I remember seeing him one time at a record hop, they called them record hops years ago. Teenage hops. And I saw him playing the spinet piano at a record hop when I was about 16. And that's the first memory I have of actually seeing Professor Longhair. That's what I remember he could really fly. And it was many years afterwards that I eventually saw him again, and for us to actually 'play together, it was great.

E: You wrote the song "Whipped Cream". I was working at A&M Records at about the same time as that song was released.

T: Yeah.

E: That was a song done by Herb Alpert and was the theme song of The Dating Game.

T: Yes, the very first one.

E: How did "Whipped Cream" come about?

T: "Whipped Cream" came about as a joke. When I was in the military, from '63 to '65, I played on the weekends with a small band called The Stokes; we had two horns and a rhythm section. The two horn players were young guys who lived near the post, another guy was away in the military just like myself. They heard that I had written these other songs, songs like "Java," and they just couldn’t believe that I would write something that they thought was pretty candid, like "Java."

E: "Java," was the Al Hirt song, right?

T: Yes. Now, they knew I had written these R&B songs; like "Mother-in-Law," and things like that. "Java," and the like they didn't associate with me, and they found that so humorous. But I like writing like that, so as a response to that small bit of humor, I wrote about 15 songs at that time, and "Whipped Cream" was one of them. I wrote it for the band to play because I was writing and arranging almost everything for the band. I wrote those songs, and my partner, Joe Banashak; well, he wasn’t my partner. I was working for the record company, Minit. I told him that we had collected all this material at that time. He suggested that we record it, so we recorded an album with that military band – not a military band, but the band at that time, the Stokes – and “Whipped Cream” was one of those songs, as a humorous extension.

E: Sure did turn into something great.

T: Oh, yeah, I had great fun with that period.

E: You worked as n musician and a singer, at Minit but didn't you also work in the company in the business side as well?

T: Well, with Minit, I was the music-maker. l was the A& R man (Artist and Repertoire). I was the producer, you might say. The business people were Larry McKinley and Joe Banashak. They handled all of the business, and I just totally trusted them. I think it was a very good place to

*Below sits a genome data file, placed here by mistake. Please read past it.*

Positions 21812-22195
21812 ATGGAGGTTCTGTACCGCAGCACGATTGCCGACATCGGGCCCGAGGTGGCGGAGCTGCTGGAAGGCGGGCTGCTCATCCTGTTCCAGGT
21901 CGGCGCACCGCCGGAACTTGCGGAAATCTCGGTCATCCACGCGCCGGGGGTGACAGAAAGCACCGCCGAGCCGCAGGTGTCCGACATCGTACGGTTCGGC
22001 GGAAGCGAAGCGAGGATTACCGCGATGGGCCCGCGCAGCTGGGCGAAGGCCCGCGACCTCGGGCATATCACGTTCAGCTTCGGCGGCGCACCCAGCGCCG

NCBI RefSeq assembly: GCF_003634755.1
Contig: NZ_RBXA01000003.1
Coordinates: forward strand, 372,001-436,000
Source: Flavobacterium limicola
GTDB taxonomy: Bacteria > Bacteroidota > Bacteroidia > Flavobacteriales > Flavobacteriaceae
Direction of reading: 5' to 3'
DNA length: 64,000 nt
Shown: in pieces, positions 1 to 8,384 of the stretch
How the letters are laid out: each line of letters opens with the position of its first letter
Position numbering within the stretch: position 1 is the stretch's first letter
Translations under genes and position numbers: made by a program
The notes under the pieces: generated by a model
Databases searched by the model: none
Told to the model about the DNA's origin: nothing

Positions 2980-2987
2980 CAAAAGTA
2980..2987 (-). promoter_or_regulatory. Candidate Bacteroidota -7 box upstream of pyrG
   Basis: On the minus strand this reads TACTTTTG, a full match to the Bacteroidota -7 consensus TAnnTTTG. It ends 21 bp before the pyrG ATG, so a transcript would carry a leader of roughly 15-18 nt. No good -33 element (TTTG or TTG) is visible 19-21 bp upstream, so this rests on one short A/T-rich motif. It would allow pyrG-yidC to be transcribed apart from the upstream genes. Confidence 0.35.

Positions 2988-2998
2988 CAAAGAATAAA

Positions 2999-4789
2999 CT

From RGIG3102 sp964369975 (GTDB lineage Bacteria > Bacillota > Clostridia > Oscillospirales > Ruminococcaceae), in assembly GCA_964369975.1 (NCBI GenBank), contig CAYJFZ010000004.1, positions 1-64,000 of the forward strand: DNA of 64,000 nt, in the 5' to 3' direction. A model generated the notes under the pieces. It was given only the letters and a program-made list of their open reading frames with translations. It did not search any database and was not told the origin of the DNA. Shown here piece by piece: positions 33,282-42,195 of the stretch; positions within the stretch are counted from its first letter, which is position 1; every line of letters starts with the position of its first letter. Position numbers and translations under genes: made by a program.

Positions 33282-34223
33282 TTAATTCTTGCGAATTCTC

be, and a good thing to do. It was very good for me.

E: You're with Nyno Records now, your own record company?

T: Oh, yes. Nyno, is the word of the day for me.

E: We all build on our experiences. Do you think your experience at Minit helped you with everything you've done?

T: Oh, yes. Minit, for one thing, gave me carte blanche to do anything to make any kind of music, or just do any musical venture that I wanted to. And during those days I spent everyday with the artists, like Dennis Felman, Ernie K-Doe, Aaron Neville, Irma Thomas. They'd be around--well, it was at my parents' home, in the living room. And we would congregate there daily and just sing and play and have a great time, and just take that to the studio. Minit gave me carte blanche to just do and try anything, so that was a university for me.

E: I want to go on some more about Nyno, and I want to find out some more about the latest things that are going on, but I nave one question that I've wanted to ask you for a long time: When "Mother-In-Law" came out and all the kids in school were walking around the halls singing it. It was the greatest song. I heard a story that you wrote, "Mother-In-Law," and didn't really like it; and you threw it away. Then Ernie K-Doe came along and found it.

T: Well, that is pretty accurate. Just to put the time precisely, it was the same day and in the same hour that we took it out of the trash can and gave it another chance. Because I had written several songs for him, so when I first tried "Mother-ln-Law" out on him, it didn't seem to fit him as well as l thought it should. And having other things that I had prepared for him, I just figured that rather than take him through any channels or hassles, I'd just discard this and go to the next one. And that's what I did.